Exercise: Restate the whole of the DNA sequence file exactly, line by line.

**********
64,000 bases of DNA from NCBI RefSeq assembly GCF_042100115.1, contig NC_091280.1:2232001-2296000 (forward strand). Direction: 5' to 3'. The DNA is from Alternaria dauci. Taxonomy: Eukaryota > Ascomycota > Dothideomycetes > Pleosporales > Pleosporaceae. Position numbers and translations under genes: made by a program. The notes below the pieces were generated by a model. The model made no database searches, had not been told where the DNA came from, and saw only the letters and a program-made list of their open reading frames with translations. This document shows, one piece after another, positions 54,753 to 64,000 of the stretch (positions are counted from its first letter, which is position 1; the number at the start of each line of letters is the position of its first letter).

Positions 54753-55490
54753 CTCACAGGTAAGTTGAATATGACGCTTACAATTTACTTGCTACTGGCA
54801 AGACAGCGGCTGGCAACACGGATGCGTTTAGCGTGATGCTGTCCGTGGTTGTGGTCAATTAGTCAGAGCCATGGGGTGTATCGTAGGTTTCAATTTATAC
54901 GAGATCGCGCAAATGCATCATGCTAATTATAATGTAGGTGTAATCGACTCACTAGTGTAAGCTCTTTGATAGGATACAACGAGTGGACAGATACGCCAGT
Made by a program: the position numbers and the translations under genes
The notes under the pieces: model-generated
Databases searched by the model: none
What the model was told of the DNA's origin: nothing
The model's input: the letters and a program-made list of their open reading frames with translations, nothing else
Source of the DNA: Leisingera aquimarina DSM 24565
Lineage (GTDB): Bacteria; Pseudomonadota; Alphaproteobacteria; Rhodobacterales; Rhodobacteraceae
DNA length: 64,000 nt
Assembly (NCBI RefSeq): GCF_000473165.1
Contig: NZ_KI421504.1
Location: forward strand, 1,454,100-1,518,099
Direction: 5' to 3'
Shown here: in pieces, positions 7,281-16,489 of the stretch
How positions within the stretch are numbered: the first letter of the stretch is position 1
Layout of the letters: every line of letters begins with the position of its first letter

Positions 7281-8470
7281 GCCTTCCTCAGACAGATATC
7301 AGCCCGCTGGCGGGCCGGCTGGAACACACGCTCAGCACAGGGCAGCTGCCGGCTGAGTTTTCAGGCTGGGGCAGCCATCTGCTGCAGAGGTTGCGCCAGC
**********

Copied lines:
64,000 bases of DNA from NCBI RefSeq assembly GCF_042100115.1, contig NC_091280.1:2232001-2296000 (forward strand). Direction: 5' to 3'. The DNA is from Alternaria dauci. Taxonomy: Eukaryota > Ascomycota > Dothideomycetes > Pleosporales > Pleosporaceae. Position numbers and translations under genes: made by a program. The notes below the pieces were generated by a model. The model made no database searches, had not been told where the DNA came from, and saw only the letters and a program-made list of their open reading frames with translations. This document shows, one piece after another, positions 54,753 to 64,000 of the stretch (positions are counted from its first letter, which is position 1; the number at the start of each line of letters is the position of its first letter).

Positions 54753-55490
54753 CTCACAGGTAAGTTGAATATGACGCTTACAATTTACTTGCTACTGGCA
54801 AGACAGCGGCTGGCAACACGGATGCGTTTAGCGTGATGCTGTCCGTGGTTGTGGTCAATTAGTCAGAGCCATGGGGTGTATCGTAGGTTTCAATTTATAC
54901 GAGATCGCGCAAATGCATCATGCTAATTATAATGTAGGTGTAATCGACTCACTAGTGTAAGCTCTTTGATAGGATACAACGAGTGGACAGATACGCCAGT
Made by a program: the position numbers and the translations under genes
The notes under the pieces: model-generated
Databases searched by the model: none
What the model was told of the DNA's origin: nothing
The model's input: the letters and a program-made list of their open reading frames with translations, nothing else
Source of the DNA: Leisingera aquimarina DSM 24565
Lineage (GTDB): Bacteria; Pseudomonadota; Alphaproteobacteria; Rhodobacterales; Rhodobacteraceae
DNA length: 64,000 nt
Assembly (NCBI RefSeq): GCF_000473165.1
Contig: NZ_KI421504.1
Location: forward strand, 1,454,100-1,518,099
Direction: 5' to 3'
Shown here: in pieces, positions 7,281-16,489 of the stretch
How positions within the stretch are numbered: the first letter of the stretch is position 1
Layout of the letters: every line of letters begins with the position of its first letter

Positions 7281-8470
7281 GCCTTCCTCAGACAGATATC
7301 AGCCCGCTGGCGGGCCGGCTGGAACACACGCTCAGCACAGGGCAGCTGCCGGCTGAGTTTTCAGGCTGGGGCAGCCATCTGCTGCAGAGGTTGCGCCAGC